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It’s a sure sign that Microsoft has unofficially given up on Windows Vista
when a beta version of Vista’s replacement, Windows 7,
is flooding the Internet. The real question here becomes, "Was Windows 7
Beta 1 leaked intentionally?" Perhaps the backdoor release was a way to
subdue the feverish backlash against Vista? Or perhaps
it was truly a mistake by an overzealous Microsoft employee? It really makes
you wonder what internal security controls the company has in place.

While those questions may go unanswered, the simple fact is that the more
people talk about Windows 7, the less likely it is that they are going to talk
about (or bash) Vista. The blogosphere and the news outlets are already awash
with opinion and news on Windows 7 and, for some, Windows 7 is the proverbial
light at the end of the tunnel.

For the channel, the question is, "How good does Windows 7 really need
to be?"

Surprisingly, the answer is that Windows 7 does not have to be all that much
better than Vista, at least from a technical standpoint—all
Microsoft has to accomplish with Windows 7 is to undo the mind-set behind the
negative opinions many people have about Vista and dress
the product up a little. But undoing the anti-Vista sentiments is no easy job,
and it is going to take a lot of marketing dollars and the power of the channel
to turn Windows 7 into a solution that really has nothing to solve.

Windows 7: What’s the big deal?
Those expecting and hoping that Windows 7 will be a major departure from Vista,
or, at the very least, a complete rewrite of the underlying code are going to
be sorely disappointed. Windows 7 Beta 1 amounts
to little more than Vista on a diet, with some new
window dressing.

Is that a bad thing? Not necessarily. Although many would disagree, Vista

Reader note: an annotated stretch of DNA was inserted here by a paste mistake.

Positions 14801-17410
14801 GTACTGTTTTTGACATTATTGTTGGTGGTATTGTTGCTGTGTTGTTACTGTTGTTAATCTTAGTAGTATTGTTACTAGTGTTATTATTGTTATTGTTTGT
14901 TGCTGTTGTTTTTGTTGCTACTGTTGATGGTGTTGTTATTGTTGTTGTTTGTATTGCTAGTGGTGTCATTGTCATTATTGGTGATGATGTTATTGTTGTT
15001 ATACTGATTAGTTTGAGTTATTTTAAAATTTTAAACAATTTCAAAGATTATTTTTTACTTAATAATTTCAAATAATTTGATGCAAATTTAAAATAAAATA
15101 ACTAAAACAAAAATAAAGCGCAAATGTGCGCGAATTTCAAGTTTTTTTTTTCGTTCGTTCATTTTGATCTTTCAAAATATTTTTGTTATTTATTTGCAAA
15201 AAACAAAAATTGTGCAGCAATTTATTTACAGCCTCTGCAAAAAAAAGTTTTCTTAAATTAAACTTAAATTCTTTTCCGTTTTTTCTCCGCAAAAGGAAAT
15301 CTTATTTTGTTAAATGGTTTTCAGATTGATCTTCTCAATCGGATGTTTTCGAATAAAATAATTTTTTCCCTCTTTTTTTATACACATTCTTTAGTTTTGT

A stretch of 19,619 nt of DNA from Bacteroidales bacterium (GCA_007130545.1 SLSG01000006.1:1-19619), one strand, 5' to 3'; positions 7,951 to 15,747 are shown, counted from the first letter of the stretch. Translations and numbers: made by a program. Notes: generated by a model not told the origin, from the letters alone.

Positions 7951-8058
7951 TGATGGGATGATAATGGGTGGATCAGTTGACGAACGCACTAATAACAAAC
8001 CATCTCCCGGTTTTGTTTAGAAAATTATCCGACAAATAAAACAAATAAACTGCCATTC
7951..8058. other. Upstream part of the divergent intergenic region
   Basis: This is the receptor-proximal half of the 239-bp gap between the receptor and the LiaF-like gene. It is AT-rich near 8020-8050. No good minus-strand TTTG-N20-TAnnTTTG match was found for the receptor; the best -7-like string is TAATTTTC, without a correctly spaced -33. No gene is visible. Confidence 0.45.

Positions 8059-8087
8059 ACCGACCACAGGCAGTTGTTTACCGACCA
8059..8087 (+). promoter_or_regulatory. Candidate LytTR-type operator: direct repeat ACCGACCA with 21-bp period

is a pretty good operating system, it just lacks a little finesse and shows a
bit of bloat. If Windows 7 effectively addresses those two issues, it could
help the channel to rekindle interest in a Microsoft OS.

Our initial take on Windows 7 is that it can
accomplish that: The new operating system has the look and feel of a
"cleaner" Vista. From a user’s point of view, the new task bar seems
infinitely more intuitive than in previous versions of Windows. The task bar
offers large icons that launch applications directly, so users no longer have
to navigate through menus and create desktop short cuts to access their
favorite applications. It’s a small change that amounts to a big improvement to
the user experience.



Vista’s Prematurely Reported Death 

Ode to Broken Windows (Vista) 

Vista Views: What Users Say About the Windows Operating System 

Microsoft, Apple, Google Sued for Patent Infringement 


Also contributing to ease of use is the "Jump List," which offers
a context-sensitive menu to launch applications or open recently accessed
files. It’s a feature that new PC users will appreciate. A word of warning
here: Much as with the "ribbon" interface found in Microsoft Office,
you’ll either take an instant like or dislike to the new task bar in Windows 7.